The protagonist of Tracy Chivalier’s 2012 novel, The Last Runaway, is a twenty year old Quaker woman named Honor Bright.
The name of the protagonist and her Quaker background are clues as to the course of the heroine’s life in the novel. Whether Honor Bright is bright can be a matter of opinion; what cannot be doubted are her honourable intentions. The woman is more upright than Gandhi and more honourable Mother Teresa.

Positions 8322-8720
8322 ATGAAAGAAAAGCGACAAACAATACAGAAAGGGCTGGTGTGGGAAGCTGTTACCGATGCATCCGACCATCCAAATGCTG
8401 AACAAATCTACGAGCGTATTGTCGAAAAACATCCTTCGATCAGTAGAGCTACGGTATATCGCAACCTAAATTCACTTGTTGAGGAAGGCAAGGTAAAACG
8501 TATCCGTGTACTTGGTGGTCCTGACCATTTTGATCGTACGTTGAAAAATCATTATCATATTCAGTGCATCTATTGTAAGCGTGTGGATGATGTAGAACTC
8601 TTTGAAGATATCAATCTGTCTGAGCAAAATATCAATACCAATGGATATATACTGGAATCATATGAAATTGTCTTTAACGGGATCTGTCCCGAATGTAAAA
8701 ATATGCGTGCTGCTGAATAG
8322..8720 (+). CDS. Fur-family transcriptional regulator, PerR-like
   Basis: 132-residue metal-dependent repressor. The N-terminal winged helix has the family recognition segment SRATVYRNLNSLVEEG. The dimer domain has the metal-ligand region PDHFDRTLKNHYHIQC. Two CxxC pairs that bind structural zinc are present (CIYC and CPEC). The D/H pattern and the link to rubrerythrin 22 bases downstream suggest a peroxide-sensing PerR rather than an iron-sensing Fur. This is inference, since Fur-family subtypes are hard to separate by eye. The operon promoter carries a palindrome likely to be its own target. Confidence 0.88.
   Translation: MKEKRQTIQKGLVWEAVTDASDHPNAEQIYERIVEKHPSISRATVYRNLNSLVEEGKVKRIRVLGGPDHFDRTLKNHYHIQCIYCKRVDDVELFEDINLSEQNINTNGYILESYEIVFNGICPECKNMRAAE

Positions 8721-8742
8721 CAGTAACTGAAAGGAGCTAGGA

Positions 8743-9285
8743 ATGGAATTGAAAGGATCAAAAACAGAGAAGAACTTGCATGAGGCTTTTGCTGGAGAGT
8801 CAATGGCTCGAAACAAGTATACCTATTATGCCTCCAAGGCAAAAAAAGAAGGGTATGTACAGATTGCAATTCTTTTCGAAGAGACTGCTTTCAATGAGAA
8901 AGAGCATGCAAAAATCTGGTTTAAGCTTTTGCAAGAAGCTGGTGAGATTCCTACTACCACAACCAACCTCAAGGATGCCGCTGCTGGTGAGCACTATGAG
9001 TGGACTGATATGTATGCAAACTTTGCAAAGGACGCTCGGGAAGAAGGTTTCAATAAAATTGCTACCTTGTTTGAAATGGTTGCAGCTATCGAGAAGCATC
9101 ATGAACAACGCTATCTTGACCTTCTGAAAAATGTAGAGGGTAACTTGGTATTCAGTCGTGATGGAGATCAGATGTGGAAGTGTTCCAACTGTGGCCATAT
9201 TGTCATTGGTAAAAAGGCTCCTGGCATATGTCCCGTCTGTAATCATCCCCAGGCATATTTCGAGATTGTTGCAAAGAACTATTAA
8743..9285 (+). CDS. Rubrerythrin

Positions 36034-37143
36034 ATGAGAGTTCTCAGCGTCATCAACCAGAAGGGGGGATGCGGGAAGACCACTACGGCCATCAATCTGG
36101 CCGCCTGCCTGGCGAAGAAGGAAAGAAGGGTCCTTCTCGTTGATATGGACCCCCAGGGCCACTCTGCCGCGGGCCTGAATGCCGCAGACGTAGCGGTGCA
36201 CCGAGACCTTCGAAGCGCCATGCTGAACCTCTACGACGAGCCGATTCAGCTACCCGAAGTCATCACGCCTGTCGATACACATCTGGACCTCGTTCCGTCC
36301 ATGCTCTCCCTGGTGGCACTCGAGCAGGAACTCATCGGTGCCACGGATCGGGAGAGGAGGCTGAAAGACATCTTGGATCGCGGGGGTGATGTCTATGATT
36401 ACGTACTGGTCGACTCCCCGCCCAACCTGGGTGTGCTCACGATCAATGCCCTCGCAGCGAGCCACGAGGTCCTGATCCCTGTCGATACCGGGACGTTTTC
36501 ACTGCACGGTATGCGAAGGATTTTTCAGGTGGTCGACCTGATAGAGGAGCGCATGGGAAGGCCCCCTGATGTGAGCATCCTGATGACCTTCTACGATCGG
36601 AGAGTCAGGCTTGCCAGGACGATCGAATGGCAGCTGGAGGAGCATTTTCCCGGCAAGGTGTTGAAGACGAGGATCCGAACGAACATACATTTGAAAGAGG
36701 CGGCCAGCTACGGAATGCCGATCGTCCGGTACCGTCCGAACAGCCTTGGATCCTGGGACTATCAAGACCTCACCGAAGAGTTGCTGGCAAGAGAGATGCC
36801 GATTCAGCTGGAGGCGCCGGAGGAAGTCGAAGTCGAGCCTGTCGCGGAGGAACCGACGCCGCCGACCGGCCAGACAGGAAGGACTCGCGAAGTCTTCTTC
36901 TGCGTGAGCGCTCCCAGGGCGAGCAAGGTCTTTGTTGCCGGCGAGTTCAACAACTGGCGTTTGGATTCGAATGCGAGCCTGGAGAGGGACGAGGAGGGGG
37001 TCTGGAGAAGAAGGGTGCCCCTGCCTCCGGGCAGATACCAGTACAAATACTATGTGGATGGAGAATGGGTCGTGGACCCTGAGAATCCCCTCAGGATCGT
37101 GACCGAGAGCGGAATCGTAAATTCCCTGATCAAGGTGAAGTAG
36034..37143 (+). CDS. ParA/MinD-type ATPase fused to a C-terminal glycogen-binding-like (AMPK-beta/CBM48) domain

Jilted by her Quaker fiancé in England who decides to abandon not just Honor but his faith in order to marry a non-Quaker woman he has fallen in love with, Honor decides to leave the bad memories and the Quaker community of Bridport, Dorest behind, and travels with her more enterprising sister, Grace, who is set to go to Ohio, America to join her Quaker betrothed, an ex-neighbour of the Bright family. Upon reaching America Grace swiftly (and conveniently) pops her clogs and Adam Cox, the man who is set to marry Grace (and does not know of Grace’s death) ,is faced with Grace’s younger sister, who, he doesn’t know, has travelled with Grace to America. After spending a few awkward weeks in the Cox household—Abigail, Grace’s would be sister-in-law, recently widowed herself, and, as subsequent developments show, having marked Adam as a possible replacement for his dead brother, does not take kindly to the uninvited guest, possibly marking her as a rival—Honor, not keen at all on returning to England, although in her letters to her friend back in Bridport she moans endlessly about the brash Americans who lack subtlety, because of her horror of sea-sickness (!), marries into another Quaker family in the community, after making love with her would be husband, Jack Haymaker, in a cornfield (a very un-Quakerish behaviour, if you ask me, although I am no expert on the mores of the nineteenth century Quakers). Honor starts her new life with the Haymakers, with her husband, Jack; mother-in-law, Judith; and Jack's unmarried sister, Dorcas. At this stage Honor is faced with a moral dilemma that threatens to break her marriage (and which gives the novel its title). Soon after she reaches Ohio Honor becomes aware of the so called Underground Railroad, a network of liberal minded Americans who provide shelter and food to slaves who are escaping from South, towards freedom in Canada. Indeed soon after her arrival in America, while awaiting Adam Cox to fetch her, Honor spends a few days with a feisty alcoholic (no cause and effect relationship, here) named Belle Mills, who is heavily involved in the Underground Railroad. Her half-brother, Donavon, on the other hand, is an egg that is bad (and not even trying to be good). Donovan is a slave-catcher, and has the law on his side. Herein lies Honor’s moral dilemma. As a Quaker she is vehemently against slavery and wants to do what she can to help the escaping slaves who are passing through Ohio; at the same time, as a Quaker, she is also expected to obey the law. Her in-laws are in no doubt as to what course of action the family should follow: obey the law and steer clear of the runaway slaves. The slaves have obviously enough wits about them that brought them all the way from the South to Ohio; and the same wits would see them make their way to freedom in Canada. And if they get caught, well, it’s too bad, but what can anyone do about it? Honor Bright begs to differ. She wants to hide the slaves from Donavon, and give them water and such comestible as can be gathered. (Donavon seems to be the only slave-catcher in the area who, for reasons best known to him, has taken into his head that stalking the Quaker community, in particular the Haymakers, would greatly enhance his chances of catching slaves.) The situation in the Haymaker family is fast reaching what the hostage negotiators describe as impasse. Honor Bright refuses to back down, and, even though Jack has managed to put her bun in the oven, decides to leave the marital home to stay with Belle Mills. Belle is not best pleased with this development, not because she does not wish to share her alcoholic beverage (although that could be a reason; the recidivist alcoholics have been known to be notoriously selfish in these matters), but because she is worried that Honor's presence in her house might put her secret activities linked to Underground Railroad in jeopardy. And she is right. Donovan the rapscallion begins visiting his half-sister's house with worrying frequency, giving signals that are hard to miss (and ignore) that while he suspects Honor of harbouring sympathy for the runaway slaves he also finds the pregnant Quaker woman a trouser-stirrer. The end, when it finally comes, is as predictable as it is formulaic. It all ends well for Honor, you will be pleased to know. Donovan meets his comeuppance; and the person who sends him packing to his meeting with his Maker is Belle, who can't be prosecuted for murder as she herself is dying having drunk her way to liver cirrhosis.